Minnesota exempts some docs from EHR mandate

Minnesota is softening its stance on electronic health record adoption a bit, exempting solo practitioners and cash-only doctors from its law requiring all providers to adopt interoperable EHRs.

The original law, enacted in tandem with the federal HITECH Act of 2009, stated that by Jan. 1, 2015, "all hospitals and healthcare providers must have in place an interoperable electronic health records system within their hospital system or clinical practice setting."

The state's commissioner of health, working with an "e-Health advisory committee," was to "develop a statewide plan to meet this goal, including uniform standards to be used for the interoperable system for sharing and synchronizing patient data across systems." The standards, to be updated continuously, needed to line up with federal efforts.

However, concerns had been raised that such an obligation was too onerous for small physician practices. At the urging of patient advocacy group Citizens' Council for Health Freedom (CCHF) the Minnesota House and Senate each passed amendments to the bill allowing for a limited opt out provision exempting solo and cash-only doctors. Minnesota Gov. Mark Dayton signed the bill May 22, according to CCHF.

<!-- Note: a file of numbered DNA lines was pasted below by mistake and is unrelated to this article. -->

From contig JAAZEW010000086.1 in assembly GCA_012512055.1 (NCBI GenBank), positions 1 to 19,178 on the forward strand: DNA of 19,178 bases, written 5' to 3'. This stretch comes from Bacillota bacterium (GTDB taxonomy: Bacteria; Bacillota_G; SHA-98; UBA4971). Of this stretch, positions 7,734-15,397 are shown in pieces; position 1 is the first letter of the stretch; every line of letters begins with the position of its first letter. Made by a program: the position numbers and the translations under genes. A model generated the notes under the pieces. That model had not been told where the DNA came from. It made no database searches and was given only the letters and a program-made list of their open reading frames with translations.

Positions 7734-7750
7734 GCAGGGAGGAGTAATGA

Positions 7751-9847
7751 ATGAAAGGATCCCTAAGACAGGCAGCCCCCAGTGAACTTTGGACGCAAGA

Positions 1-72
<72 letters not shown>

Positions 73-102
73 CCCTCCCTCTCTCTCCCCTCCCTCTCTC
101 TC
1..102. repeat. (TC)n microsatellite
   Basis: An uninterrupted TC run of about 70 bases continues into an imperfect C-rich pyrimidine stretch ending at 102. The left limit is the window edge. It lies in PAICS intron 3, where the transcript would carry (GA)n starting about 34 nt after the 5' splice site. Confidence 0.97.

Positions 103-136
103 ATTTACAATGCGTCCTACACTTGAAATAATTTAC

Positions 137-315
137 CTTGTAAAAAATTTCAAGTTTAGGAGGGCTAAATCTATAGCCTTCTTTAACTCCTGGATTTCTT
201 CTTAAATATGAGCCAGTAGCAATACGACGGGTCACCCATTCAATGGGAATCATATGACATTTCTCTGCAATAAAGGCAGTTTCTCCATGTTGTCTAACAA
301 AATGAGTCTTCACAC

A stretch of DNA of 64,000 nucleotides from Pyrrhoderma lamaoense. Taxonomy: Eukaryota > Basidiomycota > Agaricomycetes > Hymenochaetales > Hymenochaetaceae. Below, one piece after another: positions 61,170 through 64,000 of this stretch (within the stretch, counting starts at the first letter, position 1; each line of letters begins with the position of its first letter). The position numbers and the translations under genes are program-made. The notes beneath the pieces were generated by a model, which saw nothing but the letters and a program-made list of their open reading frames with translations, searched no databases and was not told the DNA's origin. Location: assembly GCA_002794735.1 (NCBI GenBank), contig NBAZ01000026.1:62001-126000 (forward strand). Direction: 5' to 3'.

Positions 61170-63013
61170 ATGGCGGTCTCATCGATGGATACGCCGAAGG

"Many small clinics and practices cannot afford the cost of the EHR system, and many practices do not want to make their patients' data accessible online," CCHF president and co-founder Twila Brase said in a statement.

This is not the first time that a state has softened its stance on EHR adoption. New York, the first state to mandate e-prescribing in large part to combat prescribing abuse, recently delayed the start date of the requirement from March 2015 to March 2016 due to concerns that physicians were not yet able to comply. The federal Medicare Reauthorization and CHIP Reauthorization Act requires EHRs to be interoperable by 2018 and moves physicians to a merit-based reimbursement system based in large part on EHR use.

To learn more:
- here's the CCHF announcement

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